Pursuing Zebras

Zebra heliconian butterfly sipping nectar, photographed by Jeff Zablow at Kathleen, GA

A couple of hundred miles north of their range, there they were, as Virginia and Mike said they’d be. My first thought when we met them, ‘Just as they’d be in Broward County or Naples!’ Or Cuba! I was so reminded of my first encounter with Regal Fritillaries, with Georgia Satyrs and with Gemmed Satyrs.

Pursuing Zebra Heliconian butterflies is brain Good. There have been more than 1 or 2 who have, sort of smugly, a slim smile forming at the corner of their mouth, repeated what I had just shared with them, they saying “You photograph butterflies!?” Not one to criticize others, let me say that I don’t know what sensual/intellectual stimulation their fun activities deliver for them? I do know that my field work, seeking and scoring images of rare and not rare butterflies delivers. Delivers big! Mike calmly let me know when that first Zebra appeared out of that Passionflower vine thicket, and I just shot to attention. Electrified, was I.

We watched as 2 or 3 of them left the vines, and flew from deep shade to blossoms. Minutes later they again flew back into the net-like vines, and . . . a couple of other Zebra flew out into the sunlight, replacing the first group. Then this 2nd group flew into the shaded passionflower. Electrified, as if we were in Cuba, a couple of hours out of Havanna, or in the NABA Butterfly Center near Mission, Texas. As if hundreds of NABA members visited to see, responding to an invite on NABA-Chat.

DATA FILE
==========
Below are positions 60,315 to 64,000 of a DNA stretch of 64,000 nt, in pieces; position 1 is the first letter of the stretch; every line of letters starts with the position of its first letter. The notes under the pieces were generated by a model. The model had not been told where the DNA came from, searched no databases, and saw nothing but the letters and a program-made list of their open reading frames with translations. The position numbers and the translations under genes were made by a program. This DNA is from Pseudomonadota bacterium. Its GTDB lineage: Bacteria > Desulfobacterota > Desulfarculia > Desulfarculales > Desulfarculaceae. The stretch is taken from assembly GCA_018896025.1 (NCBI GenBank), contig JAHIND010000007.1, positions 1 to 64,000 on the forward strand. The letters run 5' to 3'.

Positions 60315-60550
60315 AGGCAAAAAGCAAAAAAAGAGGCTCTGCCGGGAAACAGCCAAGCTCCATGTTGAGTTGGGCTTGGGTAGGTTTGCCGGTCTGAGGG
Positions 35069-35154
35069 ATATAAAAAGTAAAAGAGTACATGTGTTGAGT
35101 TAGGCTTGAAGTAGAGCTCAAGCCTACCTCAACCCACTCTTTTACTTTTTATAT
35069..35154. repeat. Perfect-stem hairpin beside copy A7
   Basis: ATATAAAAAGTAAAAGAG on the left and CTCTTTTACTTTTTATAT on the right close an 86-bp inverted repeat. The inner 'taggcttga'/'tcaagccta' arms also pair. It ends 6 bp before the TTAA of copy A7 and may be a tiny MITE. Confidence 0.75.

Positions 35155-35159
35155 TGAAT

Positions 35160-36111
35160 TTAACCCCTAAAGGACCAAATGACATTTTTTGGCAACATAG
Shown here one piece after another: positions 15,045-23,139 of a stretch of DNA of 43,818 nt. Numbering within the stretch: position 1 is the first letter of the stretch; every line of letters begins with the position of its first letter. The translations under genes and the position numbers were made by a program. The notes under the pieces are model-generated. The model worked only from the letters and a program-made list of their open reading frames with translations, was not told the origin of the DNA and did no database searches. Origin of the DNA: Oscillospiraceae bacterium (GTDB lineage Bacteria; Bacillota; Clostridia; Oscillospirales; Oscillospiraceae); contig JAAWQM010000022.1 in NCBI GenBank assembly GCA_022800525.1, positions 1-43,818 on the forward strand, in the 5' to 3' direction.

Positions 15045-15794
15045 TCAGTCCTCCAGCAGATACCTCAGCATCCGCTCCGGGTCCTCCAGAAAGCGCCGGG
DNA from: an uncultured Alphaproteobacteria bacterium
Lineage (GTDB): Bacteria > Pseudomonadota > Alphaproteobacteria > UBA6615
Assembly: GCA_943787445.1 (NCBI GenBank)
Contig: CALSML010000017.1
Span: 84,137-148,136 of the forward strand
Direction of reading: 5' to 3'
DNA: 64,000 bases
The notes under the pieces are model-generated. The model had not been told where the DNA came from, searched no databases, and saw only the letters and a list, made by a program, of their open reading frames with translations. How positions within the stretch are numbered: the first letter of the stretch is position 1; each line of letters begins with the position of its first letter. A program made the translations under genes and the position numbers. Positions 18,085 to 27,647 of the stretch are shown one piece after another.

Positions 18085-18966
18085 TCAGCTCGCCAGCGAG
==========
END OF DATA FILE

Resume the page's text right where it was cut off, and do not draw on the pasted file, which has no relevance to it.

Pursing Zebras keeps on giving. it’s been months since that summer ’16 day, but I keep reminiscing, Jeff among the Zebras, my own well, hole-in-one.

What’s left to see? Are you kidding? Goatweed leafwing, Diana fritillaries, Cofaqui Giant skippers, Seminole Texan Crescent, for now. If you can deliver any one these, be like Dick Tracy, and let me know.


Who Stops at the Old Grade Trail?

Old grade trail head photographed by Jeff Zablow in Big Bend Wildlife Management Area, FL

the Old Grande trail wasn’t cited in the North American Butterfly Association’s magazine article, Destination. It’s a realtively new feature that in 2015 introduced me to the Big Bend Wildlife Management Area, in the Florida Panhandle. The 5 units in the WMA were discussed, with trails maps and specific recommendations. Reading the article at home, I decided to work the Spring Creek Unit. It offered what I was hoping to see, during August.

When I reached Big Bend, I drove into the Spring Creek Unit, stopping at the entrance. A cadre of Palamedes swallowtails greeted me, they just stopping long enough to look up from the thistles, in between nectar pulls. That was enough for me to shout . . . Yes!!! Thank you G-d.

Next, the drive into the Unit, to the trails I had dreamed of back at the table in Pittsburgh. On the way, there was this humble trail sign: Old Grade. Now, who would waste time going down a trail given the moniker, ‘Old Grade?’ What butterflies, blooms and beasts could possibly be seen on this tired, old trail?

That’s what did it. See, my whole 19-year pursuit of butterflies has been done without guides, without experts leading me (’til Georgia in 2015, truth be told). I sort of (certified psychologists please resist the temptation to comment here) got used to it, and cannot complain, because I’ve seen so much, on the wing, on blooms, basking, hiding, mating, instars, and more.

Old Grade is not old at all, it was wondrous!!! I found Georgia satyrs, Palamedes, Monarchs, Black swallowtails, Queens, Long-tail skippers, Variegated fritillaries, Skippers of many species and much more. NABA’s piece noted that the best time is when the Liatris are in bloom. These gayfeathers were just beginning to open their flowers. 10 days later, would have been even better, but that was not the plan.

Do not, Don’t judge a trail by the name They gave to it!